Cryptic Blooms: Are Thin Layers the Missing Connection?
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Harmful algal blooms (HABs) are common in Monterey Bay, CA, and have resulted in repeated closures of shellfish fisheries and the poisoning and death of marine mammals. In the majority of instances, HAB events in this region are first detected by the presence of sick or dying animals. The phrase “cryptic blooms” was adopted to denote the appearance of poisoning at higher trophic levels with no prior evidence of a large phytoplankton bloom. We hypothesize that the onset of many HAB events goes undetected because the bloom is initially concentrated in discrete thin subsurface layers in the water column that are easily missed by conventional sampling and monitoring methods. In this paper, we report on the detection and monitoring of a subsurface layer of phytoplankton in northern Monterey Bay, CA, using a high-resolution, autonomous profiler. This ‘thin layer,’ which measured from 10 cm to 3 m in thickness (85% < 2 m; 54% < 1 m), persisted over a 7-day period near the base of the pycnocline. The phytoplankton assemblage in the layer was primarily composed of a multi-species assemblage of Pseudo-nitzschia including the toxin-producing species Pseudo-nitzschia australis. Concentrations of toxic phytoplankton (P. australis), cyanobacteria, and bacteria in the layer were significantly higher than outside the layer (P < 0.05). Counts of total Pseudo-nitzschia spp. showed similar levels of enrichment in the layer compared to outside the layer. Our findings indicate that, when monitoring for HABs, it is critical to sample at scales appropriate to resolve thin layers. Thin layers have been identified as a common recurrent feature in a variety of coastal systems, suggesting that the use of autonomous high-resolution vertical profilers coupled with targeted sampling, could allow more timely detection of HABs in many coastal environments.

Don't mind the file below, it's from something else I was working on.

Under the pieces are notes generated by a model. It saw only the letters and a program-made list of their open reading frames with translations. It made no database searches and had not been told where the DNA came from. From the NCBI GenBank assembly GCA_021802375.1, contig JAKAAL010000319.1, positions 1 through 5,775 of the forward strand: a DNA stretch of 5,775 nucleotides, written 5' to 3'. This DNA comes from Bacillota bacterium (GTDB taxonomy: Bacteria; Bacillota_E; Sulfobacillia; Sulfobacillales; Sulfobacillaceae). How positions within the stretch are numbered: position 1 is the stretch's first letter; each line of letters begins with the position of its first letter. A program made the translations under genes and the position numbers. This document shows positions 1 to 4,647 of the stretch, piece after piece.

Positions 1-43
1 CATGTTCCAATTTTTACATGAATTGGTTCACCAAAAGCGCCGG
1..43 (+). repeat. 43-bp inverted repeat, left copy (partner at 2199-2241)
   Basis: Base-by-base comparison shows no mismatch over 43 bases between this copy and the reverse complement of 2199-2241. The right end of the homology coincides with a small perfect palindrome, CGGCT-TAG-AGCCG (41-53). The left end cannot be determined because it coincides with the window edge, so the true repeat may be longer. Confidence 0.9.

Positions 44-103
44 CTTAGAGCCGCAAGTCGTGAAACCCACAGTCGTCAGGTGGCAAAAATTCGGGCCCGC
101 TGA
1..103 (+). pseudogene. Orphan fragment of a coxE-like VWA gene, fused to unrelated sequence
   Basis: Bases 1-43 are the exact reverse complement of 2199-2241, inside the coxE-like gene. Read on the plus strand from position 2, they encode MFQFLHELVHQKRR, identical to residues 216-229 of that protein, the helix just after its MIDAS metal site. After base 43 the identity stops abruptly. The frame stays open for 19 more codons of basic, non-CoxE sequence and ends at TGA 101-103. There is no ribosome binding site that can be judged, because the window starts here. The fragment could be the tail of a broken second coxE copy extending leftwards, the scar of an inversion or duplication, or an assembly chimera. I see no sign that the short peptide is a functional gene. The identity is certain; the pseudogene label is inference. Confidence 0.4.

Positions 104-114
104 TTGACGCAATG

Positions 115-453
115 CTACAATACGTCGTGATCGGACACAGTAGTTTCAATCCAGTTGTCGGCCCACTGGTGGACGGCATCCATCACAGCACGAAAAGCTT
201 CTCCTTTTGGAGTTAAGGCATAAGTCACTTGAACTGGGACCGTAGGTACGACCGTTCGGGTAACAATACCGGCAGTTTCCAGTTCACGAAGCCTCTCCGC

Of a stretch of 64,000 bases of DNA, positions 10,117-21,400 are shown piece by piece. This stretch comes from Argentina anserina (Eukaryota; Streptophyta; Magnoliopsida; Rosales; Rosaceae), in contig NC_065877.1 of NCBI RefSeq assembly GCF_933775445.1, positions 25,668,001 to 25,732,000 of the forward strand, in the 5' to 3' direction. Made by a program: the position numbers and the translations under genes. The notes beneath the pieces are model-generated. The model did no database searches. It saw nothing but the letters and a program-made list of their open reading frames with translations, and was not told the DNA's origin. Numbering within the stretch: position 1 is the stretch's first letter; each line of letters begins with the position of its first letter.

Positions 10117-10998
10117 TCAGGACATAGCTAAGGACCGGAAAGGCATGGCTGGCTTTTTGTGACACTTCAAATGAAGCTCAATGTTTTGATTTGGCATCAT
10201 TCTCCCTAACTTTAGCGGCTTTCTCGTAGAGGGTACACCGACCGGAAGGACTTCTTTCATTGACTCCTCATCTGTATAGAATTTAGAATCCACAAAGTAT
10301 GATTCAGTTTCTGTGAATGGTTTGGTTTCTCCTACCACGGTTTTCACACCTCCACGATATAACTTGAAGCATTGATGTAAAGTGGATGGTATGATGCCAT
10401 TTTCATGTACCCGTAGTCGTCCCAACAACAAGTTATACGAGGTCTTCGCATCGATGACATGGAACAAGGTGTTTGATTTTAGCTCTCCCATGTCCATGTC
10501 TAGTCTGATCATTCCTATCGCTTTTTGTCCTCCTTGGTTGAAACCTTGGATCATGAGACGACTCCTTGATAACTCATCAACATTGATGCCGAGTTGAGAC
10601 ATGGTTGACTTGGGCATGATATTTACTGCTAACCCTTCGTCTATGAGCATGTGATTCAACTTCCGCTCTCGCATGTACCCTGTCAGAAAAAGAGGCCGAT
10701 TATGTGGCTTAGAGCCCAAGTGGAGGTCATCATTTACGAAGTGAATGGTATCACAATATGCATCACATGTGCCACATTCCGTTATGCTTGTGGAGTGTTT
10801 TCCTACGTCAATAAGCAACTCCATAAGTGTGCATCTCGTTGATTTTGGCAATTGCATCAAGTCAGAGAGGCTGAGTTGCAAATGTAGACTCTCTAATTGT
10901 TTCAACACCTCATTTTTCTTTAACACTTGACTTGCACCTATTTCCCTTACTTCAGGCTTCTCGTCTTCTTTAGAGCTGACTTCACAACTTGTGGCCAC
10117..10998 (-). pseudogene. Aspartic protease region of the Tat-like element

KeywordsThin layer Harmful algal bloom Cryptic bloom
We thank Mark Carr, Olivia Cheriton, Jim Eckman, Patrick McEnaney, Jennifer Miksis, Pete Raimondi, Jan Rines, Curt Storlazzi, and Andrea VanderWoude. Special thanks to Jamie Grover (Captain of the RV Paragon), Jared Figurski, and Jan Friewald (diving and sampling support). We also thank the Associate Editor and two anonymous reviewers for their constructive comments. This work is supported by the Office of Naval Research Physical Oceanography award N00014-01-1-0206 (M.M.), the Partnership for Interdisciplinary Studies of Coastal Oceans—a long-term ecological consortium funded by the David and Lucile Packard Foundation (M.M.), the National Science Foundation and the ECOHAB program award OCE-0138544 (R.M.K.), the Office of Naval Research Biological and Chemical Oceanography award N00014-95-0225 (P.L.D.), and the NOAA West Coast and Polar Regions Undersea Research Center award UAF06-0026 (G.F.S.). We are grateful for this support.
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